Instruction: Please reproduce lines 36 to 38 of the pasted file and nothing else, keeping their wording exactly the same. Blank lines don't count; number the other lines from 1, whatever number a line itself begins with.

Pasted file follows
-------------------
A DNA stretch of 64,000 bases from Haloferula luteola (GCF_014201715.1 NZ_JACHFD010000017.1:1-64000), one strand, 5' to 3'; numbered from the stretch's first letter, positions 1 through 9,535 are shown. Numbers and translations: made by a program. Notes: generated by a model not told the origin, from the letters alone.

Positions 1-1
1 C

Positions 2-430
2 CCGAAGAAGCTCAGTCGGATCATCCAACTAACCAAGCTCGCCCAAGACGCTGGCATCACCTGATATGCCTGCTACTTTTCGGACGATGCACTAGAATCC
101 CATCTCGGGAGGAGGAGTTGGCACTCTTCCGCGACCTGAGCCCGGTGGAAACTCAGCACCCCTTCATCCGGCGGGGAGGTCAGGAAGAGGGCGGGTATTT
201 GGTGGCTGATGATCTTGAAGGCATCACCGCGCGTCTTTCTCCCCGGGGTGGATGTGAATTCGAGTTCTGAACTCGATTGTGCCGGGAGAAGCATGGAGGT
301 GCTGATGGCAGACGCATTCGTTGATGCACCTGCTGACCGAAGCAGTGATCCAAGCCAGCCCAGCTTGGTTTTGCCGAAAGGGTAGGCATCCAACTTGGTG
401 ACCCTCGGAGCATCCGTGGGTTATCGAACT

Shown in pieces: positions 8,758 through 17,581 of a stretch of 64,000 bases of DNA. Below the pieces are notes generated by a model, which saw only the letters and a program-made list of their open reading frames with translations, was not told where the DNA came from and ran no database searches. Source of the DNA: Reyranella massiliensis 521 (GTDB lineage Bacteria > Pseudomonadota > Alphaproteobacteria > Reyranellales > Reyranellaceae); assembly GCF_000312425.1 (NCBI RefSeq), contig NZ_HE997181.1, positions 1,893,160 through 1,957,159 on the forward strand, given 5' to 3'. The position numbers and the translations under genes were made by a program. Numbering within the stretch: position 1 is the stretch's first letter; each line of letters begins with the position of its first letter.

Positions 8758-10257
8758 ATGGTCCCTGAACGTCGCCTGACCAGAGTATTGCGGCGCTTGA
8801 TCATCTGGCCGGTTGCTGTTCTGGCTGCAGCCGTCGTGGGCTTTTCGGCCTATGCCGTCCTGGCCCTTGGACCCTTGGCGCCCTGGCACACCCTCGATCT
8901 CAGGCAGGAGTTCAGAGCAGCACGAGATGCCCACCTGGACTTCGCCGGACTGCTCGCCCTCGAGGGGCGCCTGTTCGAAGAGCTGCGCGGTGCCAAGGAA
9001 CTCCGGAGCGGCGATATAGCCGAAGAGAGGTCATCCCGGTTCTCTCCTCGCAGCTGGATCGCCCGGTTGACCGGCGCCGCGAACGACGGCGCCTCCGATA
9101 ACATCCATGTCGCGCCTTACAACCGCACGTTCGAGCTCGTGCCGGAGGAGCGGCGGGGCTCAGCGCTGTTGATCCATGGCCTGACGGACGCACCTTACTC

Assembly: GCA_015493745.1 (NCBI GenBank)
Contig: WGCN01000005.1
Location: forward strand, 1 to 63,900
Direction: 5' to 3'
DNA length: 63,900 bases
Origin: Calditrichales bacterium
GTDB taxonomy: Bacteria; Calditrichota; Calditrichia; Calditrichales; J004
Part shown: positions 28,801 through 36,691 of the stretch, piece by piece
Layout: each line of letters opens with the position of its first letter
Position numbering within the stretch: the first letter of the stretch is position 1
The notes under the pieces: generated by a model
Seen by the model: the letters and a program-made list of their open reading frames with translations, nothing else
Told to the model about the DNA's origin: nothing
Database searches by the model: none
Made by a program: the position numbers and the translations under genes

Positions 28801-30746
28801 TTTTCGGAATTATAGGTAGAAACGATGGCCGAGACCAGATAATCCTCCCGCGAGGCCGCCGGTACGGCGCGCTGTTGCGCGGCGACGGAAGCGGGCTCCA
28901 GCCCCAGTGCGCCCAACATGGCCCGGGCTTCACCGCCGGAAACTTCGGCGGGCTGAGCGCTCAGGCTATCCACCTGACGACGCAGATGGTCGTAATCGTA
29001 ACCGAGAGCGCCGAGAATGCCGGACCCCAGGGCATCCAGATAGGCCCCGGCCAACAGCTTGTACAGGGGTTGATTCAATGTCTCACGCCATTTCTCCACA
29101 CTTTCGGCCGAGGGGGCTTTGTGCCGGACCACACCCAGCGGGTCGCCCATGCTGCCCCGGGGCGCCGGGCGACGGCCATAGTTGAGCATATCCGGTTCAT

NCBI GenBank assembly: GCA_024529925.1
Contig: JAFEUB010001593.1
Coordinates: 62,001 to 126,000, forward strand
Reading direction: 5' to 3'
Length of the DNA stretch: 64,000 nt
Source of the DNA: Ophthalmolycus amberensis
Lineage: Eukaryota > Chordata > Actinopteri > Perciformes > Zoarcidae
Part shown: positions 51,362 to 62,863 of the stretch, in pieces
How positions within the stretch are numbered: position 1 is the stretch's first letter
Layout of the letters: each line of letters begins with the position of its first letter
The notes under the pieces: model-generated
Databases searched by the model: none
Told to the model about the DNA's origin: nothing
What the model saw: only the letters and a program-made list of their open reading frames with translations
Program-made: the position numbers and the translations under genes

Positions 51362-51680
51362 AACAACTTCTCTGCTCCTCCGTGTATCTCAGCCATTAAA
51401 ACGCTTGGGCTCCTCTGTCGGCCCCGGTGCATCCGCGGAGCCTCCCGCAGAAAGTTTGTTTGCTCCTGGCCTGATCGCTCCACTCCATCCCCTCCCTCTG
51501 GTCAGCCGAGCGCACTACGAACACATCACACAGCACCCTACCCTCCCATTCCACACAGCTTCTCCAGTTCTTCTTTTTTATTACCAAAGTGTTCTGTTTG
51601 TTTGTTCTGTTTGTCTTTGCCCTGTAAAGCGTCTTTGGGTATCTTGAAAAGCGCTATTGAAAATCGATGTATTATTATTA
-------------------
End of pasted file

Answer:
29101 CTTTCGGCCGAGGGGGCTTTGTGCCGGACCACACCCAGCGGGTCGCCCATGCTGCCCCGGGGCGCCGGGCGACGGCCATAGTTGAGCATATCCGGTTCAT

NCBI GenBank assembly: GCA_024529925.1
Contig: JAFEUB010001593.1